Put A Date On Hold

The Loyalty Loop | The Journey Begins

This letter, the letter that I'm holding in my hand right now (see video below) is a glowing example of one of the most ubiquitous problems in modern marketing today.

What problem is that? The problem is the left hand has no idea what the right hand is doing.

Now internally it's almost impossible to spot examples of this in your own company. It's really hard to see the siloed departments or the shape of the org chart and the effect it has on your customer or client.

So what we have to do is get outside of our own universe and look at it from the customer's perspective.

This problem is costing you customers. It's costing you clients. It's costing you prospects, and it's costing you money, and we're gonna take a look at it today with this letter, yes, a real physical letter that arrived yesterday, and this letter is going to help me help you understand why everyone in your organization needs to think like a marketer.

Now let's dive into this letter that I received. The letter is from Mercedes-Benz Financial Services. It says:

"Thank you for choosing Mercedes-Benz Financial Services as your dedicated finance source. Our records indicate that your lease will expire on February 14, 2018. We understand that you will be returning your vehicle and have enclosed information to guide you through the return process. We encourage you to carefully review the enclosed material to understand your lease and responsibilities..."

And it goes on to tell me about an inspection and determination obligations and repairs. This letter is from Nancy Alvarez, the lease maturity management team, I guess, with no other enclosures than this one piece of paper.

Now in order to really understand the impact this kind of letter has on your business, you need to get inside the mindset of the person who receives it.

So in order to do that, I want you to think about the moment I went to go get my mail. The moment this letter arrived I wasn't thinking, "Hey, my lease is maturing in two months. Maybe I should go and buy a new car!"

I wasn't even thinking about my vehicle, but the minute I opened this letter, I started thinking about a vehicle, and the first question that popped into my mind wasn't, "Boy! I should get on this checklist of crap to do before I return my Mercedes!" The first question on my mind is what car am I going to buy next?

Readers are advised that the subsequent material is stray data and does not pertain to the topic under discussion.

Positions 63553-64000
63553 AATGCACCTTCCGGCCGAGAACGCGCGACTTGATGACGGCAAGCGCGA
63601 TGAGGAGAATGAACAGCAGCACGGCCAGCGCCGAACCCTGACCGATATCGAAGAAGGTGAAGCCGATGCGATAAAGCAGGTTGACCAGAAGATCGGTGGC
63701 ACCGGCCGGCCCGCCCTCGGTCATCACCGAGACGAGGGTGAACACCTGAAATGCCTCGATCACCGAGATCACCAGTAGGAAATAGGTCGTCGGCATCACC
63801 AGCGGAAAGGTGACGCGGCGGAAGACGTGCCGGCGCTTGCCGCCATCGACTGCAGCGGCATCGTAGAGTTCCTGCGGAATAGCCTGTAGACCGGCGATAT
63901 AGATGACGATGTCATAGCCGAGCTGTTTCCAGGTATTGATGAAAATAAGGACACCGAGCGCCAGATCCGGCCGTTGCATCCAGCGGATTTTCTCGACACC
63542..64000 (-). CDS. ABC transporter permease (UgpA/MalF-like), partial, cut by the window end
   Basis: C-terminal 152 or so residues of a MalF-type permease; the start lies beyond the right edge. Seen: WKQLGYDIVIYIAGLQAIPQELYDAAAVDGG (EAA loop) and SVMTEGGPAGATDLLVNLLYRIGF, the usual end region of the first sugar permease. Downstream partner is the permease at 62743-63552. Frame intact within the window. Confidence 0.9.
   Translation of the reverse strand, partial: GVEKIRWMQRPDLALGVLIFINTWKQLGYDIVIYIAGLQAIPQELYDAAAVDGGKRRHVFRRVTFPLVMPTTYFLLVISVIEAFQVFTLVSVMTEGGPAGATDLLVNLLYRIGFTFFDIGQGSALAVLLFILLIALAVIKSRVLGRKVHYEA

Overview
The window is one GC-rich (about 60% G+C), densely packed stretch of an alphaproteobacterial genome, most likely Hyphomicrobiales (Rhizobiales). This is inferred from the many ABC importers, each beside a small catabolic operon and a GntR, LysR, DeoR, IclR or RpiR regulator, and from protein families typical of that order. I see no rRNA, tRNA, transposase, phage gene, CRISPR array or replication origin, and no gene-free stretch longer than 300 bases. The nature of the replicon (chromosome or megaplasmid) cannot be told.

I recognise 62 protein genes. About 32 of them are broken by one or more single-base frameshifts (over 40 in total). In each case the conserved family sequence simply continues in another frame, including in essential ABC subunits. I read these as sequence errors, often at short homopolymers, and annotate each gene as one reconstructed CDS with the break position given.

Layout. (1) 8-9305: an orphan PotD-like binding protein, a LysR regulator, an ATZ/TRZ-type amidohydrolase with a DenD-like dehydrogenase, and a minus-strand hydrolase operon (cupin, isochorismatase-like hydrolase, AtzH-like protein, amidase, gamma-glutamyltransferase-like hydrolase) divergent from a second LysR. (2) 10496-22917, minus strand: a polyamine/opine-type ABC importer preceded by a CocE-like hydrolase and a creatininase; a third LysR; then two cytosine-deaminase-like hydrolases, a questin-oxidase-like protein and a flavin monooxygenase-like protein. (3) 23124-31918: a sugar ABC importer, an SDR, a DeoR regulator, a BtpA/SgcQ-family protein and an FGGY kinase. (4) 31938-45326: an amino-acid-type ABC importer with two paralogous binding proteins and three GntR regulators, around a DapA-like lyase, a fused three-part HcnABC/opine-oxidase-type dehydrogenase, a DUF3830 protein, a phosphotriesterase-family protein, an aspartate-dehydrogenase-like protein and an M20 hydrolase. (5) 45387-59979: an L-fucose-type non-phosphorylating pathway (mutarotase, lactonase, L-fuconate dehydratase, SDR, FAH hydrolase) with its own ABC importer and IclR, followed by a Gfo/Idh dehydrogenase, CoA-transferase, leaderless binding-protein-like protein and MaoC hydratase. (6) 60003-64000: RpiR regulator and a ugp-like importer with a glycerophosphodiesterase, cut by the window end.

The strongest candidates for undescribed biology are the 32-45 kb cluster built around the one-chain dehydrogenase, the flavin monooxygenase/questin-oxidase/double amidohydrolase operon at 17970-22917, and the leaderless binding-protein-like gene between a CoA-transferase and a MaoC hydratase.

The left and the right hand

Here's the flaw with this letter. Mercedes-Benz Financial Services is your right hand. They have sent me a piece of correspondence that's clerical in nature. They're inviting me to do exactly what's on the list to return the vehicle so that my lease ends in a timely and hospitable fashion.

Now the left hand, the sales team, has no idea this letter has gone out because if they did, they would have called me or they would have sent something along with this to try to get me into another Mercedes.

Moments of inspiration and Active Evaluation

Now this morning, I wasn't planning on buying a vehicle, but I was immediately inspired to go on a journey I never expected and buy a new car.

The first question I had is, "What car am I going to buy?" And I start looking for cars to add to my list.

This is what's called active evaluation. We start adding and subtracting brands even mentally. We're not online even. I'm not Google searching. I'm just driving to the beach, and as I see a car I might be interested in, I add that to my list.

I notice a Jeep Grand Cherokee is a possible car in my active evaluation, and I mentally store that. Then I see an Audi Q5. In fact, three years ago, we test-drove the Audi Q5, and I kind of liked that car. So I add that to the list in active evaluation.